Having in mind that FFG might very well use a sliding scale for its larger vehicles, I'm sure this one will look fine compared to the upcoming official releases.

I spraypainted the X-Wing with GW's Mechanicus Grey and glued it to its "base", a piece of fabric I had leftover from making my gaming mat. The crash site was roughly modelled using some pink foamboard (yet more leftovers...^^).

The whole base was covered in the same mix of paint, sand and acrylic sealant/chaulk used for the gaming mat. You don't have to worry if you get this stuff on the model itself. It's a crash site after all... I then painted the model itself in the Cavern Angels' very basic colour scheme but made sure the model got its fair share of weathering when I drybrushed the rocks and the sand.
 
And it's done.

Sunday, September 3, 2017

Star Wars Legion: Simple Buildings

Having roamed the FFG forums, I found several posts of people without any wargaming experience noting that they felt intimidated by the thought of having to build terrain before being able to play the game. Of course terrain is more or less optional and you could always use cardboard markers or all kinds of stand-ins to simulate your battlefield but building your own terrain doesn't have to be difficult.

While shopping with my wife, I found some cardboard gift boxes andstyrofoam balls at a local dollar store/pound shop and immediately thought they might work as the base structure of simple Star Wars buildings.

I simply used the gift box as a frame, cut one of the styrofoam balls in two and glued it on as a dome. Then I added some styrofoam buttresses to the sides to make the whole thing look less like a box and added a door cut from cardboard. Done...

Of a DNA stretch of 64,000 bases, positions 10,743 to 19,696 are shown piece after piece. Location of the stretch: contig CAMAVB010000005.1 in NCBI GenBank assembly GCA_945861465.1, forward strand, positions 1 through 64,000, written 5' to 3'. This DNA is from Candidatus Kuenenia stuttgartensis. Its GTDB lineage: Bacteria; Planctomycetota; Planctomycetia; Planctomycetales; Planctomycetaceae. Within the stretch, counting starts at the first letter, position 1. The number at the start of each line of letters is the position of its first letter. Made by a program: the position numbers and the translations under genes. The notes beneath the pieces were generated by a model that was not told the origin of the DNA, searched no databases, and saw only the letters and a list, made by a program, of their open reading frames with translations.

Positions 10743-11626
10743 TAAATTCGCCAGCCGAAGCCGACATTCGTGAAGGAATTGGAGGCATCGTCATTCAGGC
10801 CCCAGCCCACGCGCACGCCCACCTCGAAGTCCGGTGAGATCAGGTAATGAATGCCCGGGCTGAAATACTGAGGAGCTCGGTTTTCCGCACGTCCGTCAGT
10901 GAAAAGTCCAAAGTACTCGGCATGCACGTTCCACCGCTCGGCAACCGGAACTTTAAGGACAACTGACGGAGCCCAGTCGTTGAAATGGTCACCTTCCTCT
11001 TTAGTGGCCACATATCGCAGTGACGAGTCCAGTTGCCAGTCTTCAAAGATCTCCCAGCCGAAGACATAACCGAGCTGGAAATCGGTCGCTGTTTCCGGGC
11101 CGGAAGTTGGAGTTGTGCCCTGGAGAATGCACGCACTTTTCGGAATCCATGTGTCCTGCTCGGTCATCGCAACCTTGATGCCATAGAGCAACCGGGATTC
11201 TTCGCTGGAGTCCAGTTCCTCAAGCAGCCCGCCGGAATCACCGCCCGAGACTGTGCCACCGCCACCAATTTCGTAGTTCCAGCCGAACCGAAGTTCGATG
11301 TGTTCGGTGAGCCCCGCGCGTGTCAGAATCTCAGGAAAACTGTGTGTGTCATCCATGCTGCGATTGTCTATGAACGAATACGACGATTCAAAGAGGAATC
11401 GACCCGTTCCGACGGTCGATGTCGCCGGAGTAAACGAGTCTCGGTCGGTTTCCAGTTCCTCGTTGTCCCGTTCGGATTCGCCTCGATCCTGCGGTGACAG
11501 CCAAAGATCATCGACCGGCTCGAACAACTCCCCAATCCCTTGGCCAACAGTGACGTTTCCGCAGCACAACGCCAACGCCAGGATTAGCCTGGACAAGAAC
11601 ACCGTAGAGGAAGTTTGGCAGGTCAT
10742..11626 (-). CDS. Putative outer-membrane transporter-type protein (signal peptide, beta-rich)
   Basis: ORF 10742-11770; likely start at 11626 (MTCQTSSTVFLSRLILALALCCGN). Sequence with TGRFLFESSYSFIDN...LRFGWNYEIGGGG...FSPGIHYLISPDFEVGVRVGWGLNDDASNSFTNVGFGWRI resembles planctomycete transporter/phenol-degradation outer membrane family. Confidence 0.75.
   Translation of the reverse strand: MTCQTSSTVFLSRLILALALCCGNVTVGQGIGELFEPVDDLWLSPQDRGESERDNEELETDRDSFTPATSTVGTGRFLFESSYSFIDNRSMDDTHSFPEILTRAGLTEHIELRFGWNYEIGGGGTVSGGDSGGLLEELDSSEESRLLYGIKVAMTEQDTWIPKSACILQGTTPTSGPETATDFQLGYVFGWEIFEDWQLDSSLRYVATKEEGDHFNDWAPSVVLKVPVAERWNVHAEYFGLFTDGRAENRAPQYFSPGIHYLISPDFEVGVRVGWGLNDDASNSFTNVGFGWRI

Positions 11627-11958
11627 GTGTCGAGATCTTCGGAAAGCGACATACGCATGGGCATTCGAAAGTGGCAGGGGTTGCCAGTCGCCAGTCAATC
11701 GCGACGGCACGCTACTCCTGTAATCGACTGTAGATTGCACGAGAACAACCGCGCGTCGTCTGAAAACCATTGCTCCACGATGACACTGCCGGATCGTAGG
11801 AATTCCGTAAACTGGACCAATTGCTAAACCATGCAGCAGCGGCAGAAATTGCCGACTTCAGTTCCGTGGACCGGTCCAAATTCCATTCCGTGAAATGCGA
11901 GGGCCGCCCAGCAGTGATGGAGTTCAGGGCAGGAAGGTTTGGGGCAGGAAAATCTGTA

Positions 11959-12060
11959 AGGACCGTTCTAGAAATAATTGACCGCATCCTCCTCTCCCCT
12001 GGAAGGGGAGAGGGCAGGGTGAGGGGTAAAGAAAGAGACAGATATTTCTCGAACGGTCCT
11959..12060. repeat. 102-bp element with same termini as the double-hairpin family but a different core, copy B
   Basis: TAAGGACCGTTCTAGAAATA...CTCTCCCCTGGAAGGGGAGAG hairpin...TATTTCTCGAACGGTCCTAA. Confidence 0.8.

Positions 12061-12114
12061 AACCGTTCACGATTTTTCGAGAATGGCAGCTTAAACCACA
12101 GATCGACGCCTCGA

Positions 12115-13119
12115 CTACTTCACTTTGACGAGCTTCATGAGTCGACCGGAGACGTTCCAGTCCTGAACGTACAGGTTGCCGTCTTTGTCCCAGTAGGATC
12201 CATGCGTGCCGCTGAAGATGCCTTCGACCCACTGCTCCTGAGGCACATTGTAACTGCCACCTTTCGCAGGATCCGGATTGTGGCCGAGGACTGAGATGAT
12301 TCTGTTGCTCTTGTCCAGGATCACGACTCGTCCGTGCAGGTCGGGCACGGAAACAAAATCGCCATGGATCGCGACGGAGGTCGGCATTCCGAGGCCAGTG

Just as the rock pillars I built earlier, the whole building (except the door) was coated in a thick layer of paint, wood glue and sand.

After the basecoat was dry I just drybrushed the whole building with a mix of white paint added to my base sandcolour and weathered it quite heavily with a buch of red and green pigments. To give it some Jedhaesk look I added two coloured stripes to the building which should make it look a bit closer to the buildings seen in Rogue One. Apart from that the whole building is pretty standard and could easily be found on Tatooine or any other desert planet.

Since I felt the whole thing still looked a bit too plain, I added some details. As a fan of the artwork in Pablo Hidalgo's book "Propaganda", some of these were a must...

The backside of the building got some piping, cut from the sprues of a Revell model kit and a spare DUM-series pit droid from an old Action Fleet toy which is perfectly in scale with Legion.

Monday, August 28, 2017

First Star Wars Terrain: McQuarrie Style Rocks

With a burning urge to get some Star Wars terrain done but just a handful of pieces of foam board left, I decided to keep it simple and start with the basics of any wargaming table: rocks.

Although rocks are pretty generic and can be used in any other tabletop game as well, I felt the need to embed them into the Star Wars universe in some form. After seeing rowdyoctopus's pics of the demo tables at Gencon I knew exactly what to do. If there's something like a "typical Star Wars rock concept", it's Ralph McQuarrie's original Dantooine concept art that was later used for EU Alderaan lore and the design of Lothal in Star Wars Rebels.

´Time to get started: I stacked a couple of pieces of foam board and stuck them together using wood glue and wooden barbecue skewers. After letting them dry I used a box knife to work out the basic shape. Sandpaper was used later in the process to smoothen rough areas. You don't have to worry too much about the surface of your rocks at this point, since you're going to sandcoat them later on anyways.